Friday, April 13, 2007
Shorts from the Carlisle School Committee, April 4
· School calendar. The School Committee voted to set the last day of school as June 19. The calendar for 2007 — 2008 has been approved, with the start of school on September 4 and the last day (if no snow days) on June 17, 2008. A copy is available on the school web site, www.carlisle.mec.edu, under "General Information."
· Budget override comparison. Before the budget presentation the School Committee members discussed the pending Carlisle town override and referred to a list of Massachusetts towns' overrides published in the April 1 Boston Globe. They expressed surprise at some of the higher override amounts. The Mosquito developed a chart to compare overrides in various towns (see below.)
· Boiler cost lowered. Carlisle School Business Manager Heidi Zimmerman said the costs for the new boiler came in at approximately $155,000 under what was allocated for the project. The money will be returned to the town.
· Study skills class. Director of Student Services Karen Slack said a pilot after-school club, called "Executive Success" would start on April 25 and end on June 7. The class is for middle school students who could use extra help in "executive functions," which involve organization and study skills, and time management. The club would meet from 2:20 to 3:05 p.m. on Wednesdays and Thursdays. The cost is $300 per student. She said parents can contact her or Principal Paul Graseck if they are interested in the class.
Slack said teachers have been asked to identify "vulnerable" students in the light of the events at Lincoln-Sudbury High School. The teachers are asked to "check in" with the students and keep a connection with them.
· Eighth-grade trip questioned. Ginny Lamere, of Rutland Street, expressed concern about the activities planned for the eighth-grade trip. The class will climb Mount Monadnock on their first day, spend the night in Springfield and attend Six Flags amusement park the next day before heading home. "There are no naturalists going on the eighth-grade trip during the first day," she said. She said the $350 cost per student is steep for "no value." She noted that there was "No parent input, yet we get the bill." Meeting attendees Alex Krapf and Don Rober voiced agreement with Lamere.
Graseck later explained that the eighth-grade team is inviting a local geologist to "prepare the students for the Mount Monadnock hike." The geologist would meet with the students in an assembly, and would discuss the geological formations and history of the Mount Monadnock region. The study of the geology fits in with the ninth-grade Earth Science curriculum, which many students will be taking next year, he added.
"The eighth-grade team is fine with the trip," he explained. They accompany the students on the trip and the teachers feel the trip is a "celebration" of the years the students have spent together. "It is educational in a social way, letting kids communicate with each other and with the teachers." He noted that the trip, which takes place during the last full school week in June, is at a point where "grading is done, for the most part." Approximately 80 students out of the 90 in the class have sent in their permission slips. If a student does not participate in the trip, the school is required to educate those students in school, he added.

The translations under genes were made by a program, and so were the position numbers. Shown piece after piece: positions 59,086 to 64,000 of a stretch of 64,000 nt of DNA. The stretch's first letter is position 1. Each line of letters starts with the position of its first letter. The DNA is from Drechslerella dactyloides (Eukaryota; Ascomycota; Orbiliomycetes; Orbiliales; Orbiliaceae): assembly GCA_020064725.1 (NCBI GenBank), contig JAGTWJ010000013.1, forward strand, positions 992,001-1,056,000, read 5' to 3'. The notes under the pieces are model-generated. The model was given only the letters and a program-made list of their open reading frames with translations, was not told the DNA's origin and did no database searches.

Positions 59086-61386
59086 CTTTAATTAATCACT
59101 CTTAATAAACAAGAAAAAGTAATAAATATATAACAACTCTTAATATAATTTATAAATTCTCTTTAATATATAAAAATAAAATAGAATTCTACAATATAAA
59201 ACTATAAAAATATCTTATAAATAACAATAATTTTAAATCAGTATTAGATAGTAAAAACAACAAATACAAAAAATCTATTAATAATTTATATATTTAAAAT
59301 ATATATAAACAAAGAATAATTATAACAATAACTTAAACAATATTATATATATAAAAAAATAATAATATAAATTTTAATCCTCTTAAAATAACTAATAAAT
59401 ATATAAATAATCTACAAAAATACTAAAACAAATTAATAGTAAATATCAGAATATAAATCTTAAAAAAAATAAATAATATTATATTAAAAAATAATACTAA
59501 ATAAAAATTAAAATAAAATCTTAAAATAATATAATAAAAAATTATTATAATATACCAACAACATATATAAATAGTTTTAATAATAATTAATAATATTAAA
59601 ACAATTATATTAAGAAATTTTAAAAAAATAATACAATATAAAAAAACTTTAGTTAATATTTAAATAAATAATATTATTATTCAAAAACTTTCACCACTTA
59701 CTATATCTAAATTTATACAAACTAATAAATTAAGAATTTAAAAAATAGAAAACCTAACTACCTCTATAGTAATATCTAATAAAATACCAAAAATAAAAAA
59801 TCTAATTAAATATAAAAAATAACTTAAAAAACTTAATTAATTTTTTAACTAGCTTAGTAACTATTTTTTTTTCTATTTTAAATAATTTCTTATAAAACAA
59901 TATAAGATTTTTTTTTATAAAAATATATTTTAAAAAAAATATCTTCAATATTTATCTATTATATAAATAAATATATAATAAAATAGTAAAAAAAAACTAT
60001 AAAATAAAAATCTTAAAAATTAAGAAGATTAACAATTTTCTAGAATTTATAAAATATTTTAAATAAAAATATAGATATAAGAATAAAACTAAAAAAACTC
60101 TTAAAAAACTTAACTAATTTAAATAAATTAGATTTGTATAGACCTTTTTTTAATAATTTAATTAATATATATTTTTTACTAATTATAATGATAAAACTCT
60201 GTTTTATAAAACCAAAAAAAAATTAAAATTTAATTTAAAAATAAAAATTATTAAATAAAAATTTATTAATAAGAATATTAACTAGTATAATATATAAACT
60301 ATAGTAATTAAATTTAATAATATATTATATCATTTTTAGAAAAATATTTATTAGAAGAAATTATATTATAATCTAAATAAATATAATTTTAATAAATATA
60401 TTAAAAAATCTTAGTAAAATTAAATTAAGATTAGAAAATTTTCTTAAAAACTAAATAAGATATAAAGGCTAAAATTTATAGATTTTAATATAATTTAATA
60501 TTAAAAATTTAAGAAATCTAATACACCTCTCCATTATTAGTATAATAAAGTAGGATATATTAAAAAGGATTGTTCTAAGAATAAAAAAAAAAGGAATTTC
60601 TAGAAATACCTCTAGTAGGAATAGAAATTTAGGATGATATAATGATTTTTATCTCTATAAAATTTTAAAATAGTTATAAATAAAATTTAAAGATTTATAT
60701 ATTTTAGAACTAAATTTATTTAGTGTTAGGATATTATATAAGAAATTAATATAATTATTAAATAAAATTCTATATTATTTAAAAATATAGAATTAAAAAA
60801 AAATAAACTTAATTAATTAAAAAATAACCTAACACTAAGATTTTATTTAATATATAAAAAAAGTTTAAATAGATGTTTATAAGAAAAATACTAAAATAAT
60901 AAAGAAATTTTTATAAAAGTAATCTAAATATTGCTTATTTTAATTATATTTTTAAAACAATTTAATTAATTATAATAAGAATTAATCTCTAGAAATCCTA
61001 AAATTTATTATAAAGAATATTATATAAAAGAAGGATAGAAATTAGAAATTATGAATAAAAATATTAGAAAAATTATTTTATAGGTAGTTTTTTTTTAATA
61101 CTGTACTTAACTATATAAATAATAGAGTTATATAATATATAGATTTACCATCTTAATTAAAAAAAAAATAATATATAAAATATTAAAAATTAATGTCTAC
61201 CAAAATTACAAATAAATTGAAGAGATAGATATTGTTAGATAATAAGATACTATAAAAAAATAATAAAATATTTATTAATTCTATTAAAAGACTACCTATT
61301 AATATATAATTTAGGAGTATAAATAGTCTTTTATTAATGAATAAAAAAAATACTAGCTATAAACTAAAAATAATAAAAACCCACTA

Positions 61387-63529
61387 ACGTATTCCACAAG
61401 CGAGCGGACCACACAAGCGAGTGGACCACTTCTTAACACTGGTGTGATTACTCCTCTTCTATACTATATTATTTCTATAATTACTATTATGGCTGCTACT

· Strategic Planning Committee. Superintendent Marie Doyle reported that invitations are being sent out asking individuals to join the Strategic Planning Committee. She said a variety of people are being asked.
· Medical leave. Second-grade teacher Lynn Walker is taking a medical leave.
· Wishing Tree. The CSA is asking for suggestions for its annual "Wishing Tree" at the "FUNraiser" event on May 5. The Wishing Tree is a display of specific school needs, such as books or science instruments, for which attendees can "purchase" for the school.
· Processing MCAS tests. Doyle thanked Principals Patrice Hurley and Graseck for their work in sending off the MCAS tests to the state. School Committee Chair Nicole Burkel noted the principals both worked late hours on the task. Doyle explained they had to count every test individually, and were required to separate tests by criteria such as the type of test, the grade and the possible accommodations. Each test had to also be uploaded to the state web site separately. "The packing is nothing short of a monstrosity," commented Graseck. "I spent nine hours packing MCAS tests." Burkel asked why it took so long. "The instructions were long, and also the state's web site crashed," answered Graseck. He explained there were 16 different types of MCAS tests and the work packaging the tests is required to be done by principals only. They were required to use only newspaper to pad the tests in the shipping boxes. The staff couldn't find any at first, but then discovered they had "plenty of Mosquitos," getting a laugh from the audience.
Hurley said, "I am so impressed by how Carlisle teachers deal with this [MCAS testing]." She said the teachers made sure the kids were not stressed. "The staff didn't complain about the disruption," added Slack. "For example the library was closed because it was being used for testing."
© 2007 The Carlisle Mosquito